Ohio – Scientists, Natural game wardens, and Zoos have been working for years for the day that they can report success in the attempt to re-integration of hellbenders in Ohio.
When you think of a salamander you think small cute and about 6 inches in length, that not the case with this robust water dweller rare to Ohio that scientists are trying to help make a comeback.
The Eastern HellBender native to Ohio, is a salamander like mentioned above but average gets around a foot to foot and a half long, and is known to get up to two feet long! Hellbenders unlike other salamanders are completely aquatic and live in only really clean water. So finding one in a high-flowing stream is actually a really good thing. The Hellbender feeds on insects, worms, minnows, and crayfish.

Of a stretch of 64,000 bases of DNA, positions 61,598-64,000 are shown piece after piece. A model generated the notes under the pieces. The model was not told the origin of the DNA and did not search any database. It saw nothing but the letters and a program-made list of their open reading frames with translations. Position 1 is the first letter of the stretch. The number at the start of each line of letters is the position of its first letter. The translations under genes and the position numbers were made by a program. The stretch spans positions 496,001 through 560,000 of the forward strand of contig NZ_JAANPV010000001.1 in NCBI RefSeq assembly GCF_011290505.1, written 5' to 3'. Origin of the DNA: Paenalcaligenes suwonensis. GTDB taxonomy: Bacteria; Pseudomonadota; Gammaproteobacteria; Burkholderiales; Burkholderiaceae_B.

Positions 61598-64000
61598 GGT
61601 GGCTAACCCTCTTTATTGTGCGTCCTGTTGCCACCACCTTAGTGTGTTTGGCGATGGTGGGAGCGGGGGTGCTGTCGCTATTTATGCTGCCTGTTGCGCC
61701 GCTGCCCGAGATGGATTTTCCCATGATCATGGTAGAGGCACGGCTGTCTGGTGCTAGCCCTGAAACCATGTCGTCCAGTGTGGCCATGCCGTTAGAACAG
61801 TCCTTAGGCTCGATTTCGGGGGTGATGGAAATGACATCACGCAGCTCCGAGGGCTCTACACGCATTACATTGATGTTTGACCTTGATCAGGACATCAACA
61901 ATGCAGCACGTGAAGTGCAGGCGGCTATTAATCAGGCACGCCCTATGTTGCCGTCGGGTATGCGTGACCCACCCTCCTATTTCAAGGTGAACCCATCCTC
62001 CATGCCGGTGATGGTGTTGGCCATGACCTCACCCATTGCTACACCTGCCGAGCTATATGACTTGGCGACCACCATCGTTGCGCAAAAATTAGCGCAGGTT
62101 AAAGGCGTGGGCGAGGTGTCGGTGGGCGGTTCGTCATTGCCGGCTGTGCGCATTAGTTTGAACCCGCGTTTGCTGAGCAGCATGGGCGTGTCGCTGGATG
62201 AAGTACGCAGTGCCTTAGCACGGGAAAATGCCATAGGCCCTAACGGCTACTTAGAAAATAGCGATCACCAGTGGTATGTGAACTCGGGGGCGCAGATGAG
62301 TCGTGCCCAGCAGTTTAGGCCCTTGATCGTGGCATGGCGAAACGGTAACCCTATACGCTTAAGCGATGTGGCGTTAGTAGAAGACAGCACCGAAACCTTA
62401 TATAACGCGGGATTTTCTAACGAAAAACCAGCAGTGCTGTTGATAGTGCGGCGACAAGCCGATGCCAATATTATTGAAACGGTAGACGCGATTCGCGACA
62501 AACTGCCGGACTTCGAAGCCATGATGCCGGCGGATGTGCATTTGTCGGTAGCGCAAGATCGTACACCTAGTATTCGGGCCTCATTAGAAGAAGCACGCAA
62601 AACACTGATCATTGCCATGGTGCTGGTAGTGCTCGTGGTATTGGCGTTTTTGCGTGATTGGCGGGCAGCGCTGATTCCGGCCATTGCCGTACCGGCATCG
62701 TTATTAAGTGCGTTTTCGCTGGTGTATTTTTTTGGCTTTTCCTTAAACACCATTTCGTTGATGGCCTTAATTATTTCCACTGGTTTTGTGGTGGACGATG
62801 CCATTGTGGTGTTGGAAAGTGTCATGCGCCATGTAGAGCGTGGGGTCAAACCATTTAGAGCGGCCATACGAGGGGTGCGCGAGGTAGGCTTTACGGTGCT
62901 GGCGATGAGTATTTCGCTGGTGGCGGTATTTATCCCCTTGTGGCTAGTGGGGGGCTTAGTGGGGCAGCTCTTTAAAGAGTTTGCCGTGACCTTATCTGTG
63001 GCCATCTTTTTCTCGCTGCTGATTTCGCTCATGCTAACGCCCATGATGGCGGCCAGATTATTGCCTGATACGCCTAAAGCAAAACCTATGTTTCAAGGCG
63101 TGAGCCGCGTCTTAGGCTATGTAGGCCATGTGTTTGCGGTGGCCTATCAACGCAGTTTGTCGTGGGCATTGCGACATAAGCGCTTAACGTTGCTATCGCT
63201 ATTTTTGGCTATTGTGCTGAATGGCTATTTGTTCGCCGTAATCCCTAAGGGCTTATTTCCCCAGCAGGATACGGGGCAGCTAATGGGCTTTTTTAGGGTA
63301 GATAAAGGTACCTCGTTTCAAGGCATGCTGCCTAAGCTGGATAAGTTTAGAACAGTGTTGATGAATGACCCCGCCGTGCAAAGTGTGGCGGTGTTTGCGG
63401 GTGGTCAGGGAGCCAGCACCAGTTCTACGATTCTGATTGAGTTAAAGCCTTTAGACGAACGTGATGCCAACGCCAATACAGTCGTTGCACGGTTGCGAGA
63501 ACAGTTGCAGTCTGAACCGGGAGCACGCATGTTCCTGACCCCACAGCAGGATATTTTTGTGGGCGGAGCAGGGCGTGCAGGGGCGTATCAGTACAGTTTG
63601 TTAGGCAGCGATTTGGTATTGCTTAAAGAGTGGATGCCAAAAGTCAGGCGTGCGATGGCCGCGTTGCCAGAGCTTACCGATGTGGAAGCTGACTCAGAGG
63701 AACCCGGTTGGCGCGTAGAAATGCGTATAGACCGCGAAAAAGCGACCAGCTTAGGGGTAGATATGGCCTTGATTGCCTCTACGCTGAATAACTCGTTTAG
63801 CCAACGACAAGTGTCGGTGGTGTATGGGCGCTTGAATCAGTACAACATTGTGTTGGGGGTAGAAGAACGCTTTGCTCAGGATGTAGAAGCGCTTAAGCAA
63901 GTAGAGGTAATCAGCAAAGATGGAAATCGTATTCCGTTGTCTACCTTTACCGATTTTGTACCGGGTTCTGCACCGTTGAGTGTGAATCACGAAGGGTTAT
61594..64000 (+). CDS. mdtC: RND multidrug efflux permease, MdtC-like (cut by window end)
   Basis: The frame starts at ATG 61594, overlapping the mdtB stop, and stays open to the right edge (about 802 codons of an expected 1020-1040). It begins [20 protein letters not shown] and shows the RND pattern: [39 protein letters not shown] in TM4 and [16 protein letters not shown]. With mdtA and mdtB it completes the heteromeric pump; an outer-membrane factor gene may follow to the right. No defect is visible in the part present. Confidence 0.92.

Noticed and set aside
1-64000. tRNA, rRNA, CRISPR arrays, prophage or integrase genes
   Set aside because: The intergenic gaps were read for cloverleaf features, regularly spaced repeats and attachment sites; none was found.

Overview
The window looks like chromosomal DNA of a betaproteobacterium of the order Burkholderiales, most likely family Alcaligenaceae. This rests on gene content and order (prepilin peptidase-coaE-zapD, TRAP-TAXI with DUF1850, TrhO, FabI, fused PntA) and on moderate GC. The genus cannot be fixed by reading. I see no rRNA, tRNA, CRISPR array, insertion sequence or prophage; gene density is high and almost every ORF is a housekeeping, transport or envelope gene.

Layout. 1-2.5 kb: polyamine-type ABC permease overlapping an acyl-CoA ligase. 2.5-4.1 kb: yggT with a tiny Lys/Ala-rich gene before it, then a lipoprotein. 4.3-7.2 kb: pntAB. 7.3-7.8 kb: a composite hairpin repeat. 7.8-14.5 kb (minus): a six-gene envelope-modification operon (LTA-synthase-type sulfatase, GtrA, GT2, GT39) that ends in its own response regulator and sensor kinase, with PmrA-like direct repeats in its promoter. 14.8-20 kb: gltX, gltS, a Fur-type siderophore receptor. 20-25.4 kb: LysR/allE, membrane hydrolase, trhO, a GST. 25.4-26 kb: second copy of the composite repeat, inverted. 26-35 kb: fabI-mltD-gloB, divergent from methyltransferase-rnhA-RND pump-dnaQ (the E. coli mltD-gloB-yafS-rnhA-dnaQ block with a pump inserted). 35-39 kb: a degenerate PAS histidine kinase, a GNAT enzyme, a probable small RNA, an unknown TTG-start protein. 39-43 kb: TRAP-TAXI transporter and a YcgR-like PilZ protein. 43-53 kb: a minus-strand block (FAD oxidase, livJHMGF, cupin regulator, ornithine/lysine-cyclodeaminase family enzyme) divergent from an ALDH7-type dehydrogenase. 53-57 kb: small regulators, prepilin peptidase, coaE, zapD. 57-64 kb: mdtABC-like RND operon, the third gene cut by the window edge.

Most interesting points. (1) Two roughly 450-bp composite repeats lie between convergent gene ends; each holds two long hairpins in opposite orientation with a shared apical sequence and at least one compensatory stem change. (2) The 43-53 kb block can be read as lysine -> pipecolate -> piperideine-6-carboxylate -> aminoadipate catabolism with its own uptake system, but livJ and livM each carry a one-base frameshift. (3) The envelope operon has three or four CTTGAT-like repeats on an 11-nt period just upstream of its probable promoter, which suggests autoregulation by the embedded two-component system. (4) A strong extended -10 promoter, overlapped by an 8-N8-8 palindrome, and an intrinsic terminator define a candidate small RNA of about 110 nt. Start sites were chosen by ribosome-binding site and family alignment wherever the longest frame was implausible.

Sadly this amazing creature is listed as endangered in Ohio and that is why Ohio Natural Resources is working to reestablish this creature into our streams to attempt a comeback for the salamander. For the past ten years and the release of 1,900 three-year-old captive-bred animals from both the Columbus and Toledo Zoo, successful reproduction in the wild has been documented.
According to a release from the Ohio Division of Wildlife Hellbenders from a release in 2016 were discovered with eggs in southeast Ohio watersheds. This is a huge milestone in our efforts to recover this endangered amphibian.
Hellbenders breed in late August or September. The female lays up to 500 eggs in a nest the male excavates under a large flat rock. Sometimes several females use the same nest. Hellbenders differ from other salamanders in that the male does not fertilize the eggs until after they have been laid. Young hellbenders hatch in two to three months and retain their gills until they are about 1 1/2 years old. The Hellbender can live up to 60 years in the wild.